The Memo

The Memo: Horizon darkens for Biden on Ukraine

President Biden is facing an intensifying crisis in Ukraine without any good options.

A Russian invasion of its neighboring state could come any day now. If that happens, it will pitch Europe into its biggest crisis in decades, hit international financial markets and reverberate through domestic politics in Washington.

Biden has invested considerable time and energy on bringing diplomatic pressure to bear on Russia. So far, there is no sign it has worked — even though the White House is trying to keep the sputtering flame alive.

The president is also boxed in by military and political realities.

There is no appetite among the American public or the body politic for putting American troops in harm’s way in Ukraine. And Biden himself has ruled out such a move.

But that leaves Russian President Vladimir Putin with room to maneuver, knowing the only military opposition his forces will face if they cross the border will be from the much smaller Ukrainian army.

U.S. intelligence reports last week suggested Russian forces could reach the Ukrainian capital of Kyiv in a matter of days if Putin gives the go-ahead for an invasion.

Yet, even if an initial Russian invasion was successful in seizing key cities, it would almost certainly face prolonged guerrilla-style resistance.

Looking at the plausible paths for what comes next, it’s little wonder experts are worried.

“It’s bad for everybody,” said Max Bergmann, a senior fellow for Europe and Russia at the liberal-leaning Center for American Progress. “If Russia goes ahead, it is worst for Ukraine, obviously. But it is very bad for Russia both on the military front — Russian soldiers will lose their lives — and for the Russian people, since it will come with economic isolation and economic deprivation.”

The Biden administration has promised there will be severe economic sanctions if Putin moves ahead. Biden is already sending U.S. troops to fortify NATO allies in Eastern Europe, as well as giving military aid to Ukraine.

White House principal deputy press secretary Karine Jean-Pierre told reporters at Monday’s media briefing, “The path for diplomacy remains available if Russia chooses to engage constructively.”

But “we are in the window where an invasion could begin at any time,” Jean-Pierre emphasized, later warning of “every day, more and more troops” being massed by Putin close to the Ukrainian border.

In terms of domestic American politics, it’s almost impossible to see a scenario where Biden emerges in a strengthened position. The more likely implications run the gamut from bad to neutral.

It is entirely possible that an American public weary after two years of the pandemic and struggling with high inflation rates will simply not pay particularly close attention to the Ukraine crisis, unless it becomes truly cataclysmic.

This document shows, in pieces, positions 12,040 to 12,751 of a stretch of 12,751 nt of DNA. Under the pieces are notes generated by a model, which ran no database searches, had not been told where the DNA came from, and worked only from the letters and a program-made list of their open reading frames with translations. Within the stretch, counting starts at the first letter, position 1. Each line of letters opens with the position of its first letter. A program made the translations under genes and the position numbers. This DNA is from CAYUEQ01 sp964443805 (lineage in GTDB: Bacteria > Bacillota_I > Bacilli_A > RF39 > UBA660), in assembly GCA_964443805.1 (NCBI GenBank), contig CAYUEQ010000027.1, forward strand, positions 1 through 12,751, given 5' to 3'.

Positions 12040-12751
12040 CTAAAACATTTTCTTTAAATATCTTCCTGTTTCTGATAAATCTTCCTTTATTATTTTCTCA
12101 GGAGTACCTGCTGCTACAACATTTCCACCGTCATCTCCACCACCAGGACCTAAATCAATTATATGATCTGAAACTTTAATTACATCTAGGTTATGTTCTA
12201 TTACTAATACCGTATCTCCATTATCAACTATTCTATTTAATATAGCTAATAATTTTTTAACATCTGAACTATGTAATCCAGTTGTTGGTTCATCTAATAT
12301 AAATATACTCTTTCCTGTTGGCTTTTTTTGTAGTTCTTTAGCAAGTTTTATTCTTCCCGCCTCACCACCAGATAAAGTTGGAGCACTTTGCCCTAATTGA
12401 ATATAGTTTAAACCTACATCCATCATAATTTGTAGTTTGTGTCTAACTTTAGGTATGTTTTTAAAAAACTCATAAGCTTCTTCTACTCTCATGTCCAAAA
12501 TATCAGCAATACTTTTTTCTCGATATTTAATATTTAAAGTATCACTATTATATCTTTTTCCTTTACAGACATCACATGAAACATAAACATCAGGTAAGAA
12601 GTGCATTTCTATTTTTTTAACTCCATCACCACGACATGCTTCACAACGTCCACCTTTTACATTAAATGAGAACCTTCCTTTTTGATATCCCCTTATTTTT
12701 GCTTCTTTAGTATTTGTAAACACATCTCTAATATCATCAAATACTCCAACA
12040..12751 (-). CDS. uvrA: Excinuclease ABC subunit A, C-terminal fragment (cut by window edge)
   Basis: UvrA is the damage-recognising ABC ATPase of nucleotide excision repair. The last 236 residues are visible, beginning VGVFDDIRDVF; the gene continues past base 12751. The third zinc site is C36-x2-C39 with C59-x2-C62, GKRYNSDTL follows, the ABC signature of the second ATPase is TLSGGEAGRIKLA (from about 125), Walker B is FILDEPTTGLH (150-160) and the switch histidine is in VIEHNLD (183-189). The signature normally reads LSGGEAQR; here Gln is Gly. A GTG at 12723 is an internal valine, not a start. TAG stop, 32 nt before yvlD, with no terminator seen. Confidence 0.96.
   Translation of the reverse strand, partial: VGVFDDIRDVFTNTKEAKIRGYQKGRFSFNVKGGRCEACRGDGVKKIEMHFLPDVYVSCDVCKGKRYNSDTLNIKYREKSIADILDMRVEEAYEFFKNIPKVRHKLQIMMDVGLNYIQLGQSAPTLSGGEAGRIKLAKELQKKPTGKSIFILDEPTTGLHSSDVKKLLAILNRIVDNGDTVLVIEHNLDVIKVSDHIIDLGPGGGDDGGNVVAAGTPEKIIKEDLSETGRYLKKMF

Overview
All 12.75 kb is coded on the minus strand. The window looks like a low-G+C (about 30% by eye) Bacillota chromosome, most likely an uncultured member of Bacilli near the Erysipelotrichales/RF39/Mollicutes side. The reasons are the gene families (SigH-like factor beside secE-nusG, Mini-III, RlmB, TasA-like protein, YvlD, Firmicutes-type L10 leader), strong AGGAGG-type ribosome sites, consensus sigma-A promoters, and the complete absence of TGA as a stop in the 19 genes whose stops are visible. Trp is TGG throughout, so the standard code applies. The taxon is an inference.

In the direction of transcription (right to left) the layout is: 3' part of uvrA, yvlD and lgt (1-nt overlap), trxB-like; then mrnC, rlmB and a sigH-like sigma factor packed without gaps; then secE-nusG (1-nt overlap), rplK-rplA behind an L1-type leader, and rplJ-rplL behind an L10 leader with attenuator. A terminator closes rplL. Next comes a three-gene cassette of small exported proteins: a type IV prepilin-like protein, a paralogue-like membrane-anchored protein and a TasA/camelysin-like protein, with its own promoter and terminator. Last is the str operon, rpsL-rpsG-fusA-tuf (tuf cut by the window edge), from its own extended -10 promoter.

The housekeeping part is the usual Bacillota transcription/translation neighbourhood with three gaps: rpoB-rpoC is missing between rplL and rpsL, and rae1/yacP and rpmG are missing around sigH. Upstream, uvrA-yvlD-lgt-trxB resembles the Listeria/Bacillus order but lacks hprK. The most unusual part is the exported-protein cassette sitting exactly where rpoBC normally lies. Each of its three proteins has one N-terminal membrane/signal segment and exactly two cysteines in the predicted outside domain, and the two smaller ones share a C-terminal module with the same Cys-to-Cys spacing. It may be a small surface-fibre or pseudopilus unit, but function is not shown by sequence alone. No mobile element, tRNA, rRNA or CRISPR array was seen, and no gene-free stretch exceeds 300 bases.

On the other hand, Biden’s early strong approval ratings began to erode during an earlier foreign policy crisis, the chaotic withdrawal from Afghanistan. Although the specifics of the two situations are entirely different, the earlier debacle damaged Biden’s authority on international affairs.

The president has one advantage in terms of domestic politics: The Republican Party can’t seem to make up its mind whether he is being too weak or too aggressive with Russia.

Sen. Ted Cruz (R-Texas) accused Biden of showing “weakness and appeasement” toward Putin during an interview with Fox News earlier this month.

On the flipside, Sen. Josh Hawley (R-Mo.) recently sent a public letter to Secretary of State Antony Blinken arguing against U.S. support for allowing Ukraine to become a NATO member.

Putin’s central demand is that NATO membership for Ukraine should be ruled out permanently.

Hawley’s letter sparked its own mini-furor when White House press secretary Jen Psaki accused him of “parroting Russian talking points.” In turn, Hawley published an op-ed with Fox News in which he accused “the usual Washington suspects” of having “their usual meltdown.”

In any event, the division of American opinion on the crisis was shown in a CBS News-YouGov poll at the weekend. 

The poll indicated that a middling 46 percent of Americans think Biden’s approach to Russia is “about right.” Those who think otherwise are split, with 34 percent saying the president is being “too friendly” toward Moscow and 20 percent saying he is being “too hostile.”

Those who are more sympathetic to Biden stress the sheer difficulty of the situation he faces. They also say he deserves credit for the relative unanimity he has forged among Western nations.

“The United States has won a strategic argument here, which is that if Vladimir Putin decides to invade, it will be seen as illegitimate by the world and it will put Russia into the ‘pariah lane’ of states,” Joel Rubin, a former deputy assistant secretary of state during the Obama administration, told this column.

Rubin added, “Donald Trump would not have organized the United States with our European allies to oppose this.”

That all may be true.

But it doesn’t much change the fact that Biden is facing a bleak scenario that looks more likely to darken than brighten in the weeks ahead.

The Memo is a reported column by Niall Stanage.

Tags Antony Blinken Barack Obama Donald Trump Jen Psaki Joe Biden Josh Hawley Karine Jean-Pierre Russia Ted Cruz Ukraine Vladimir Putin

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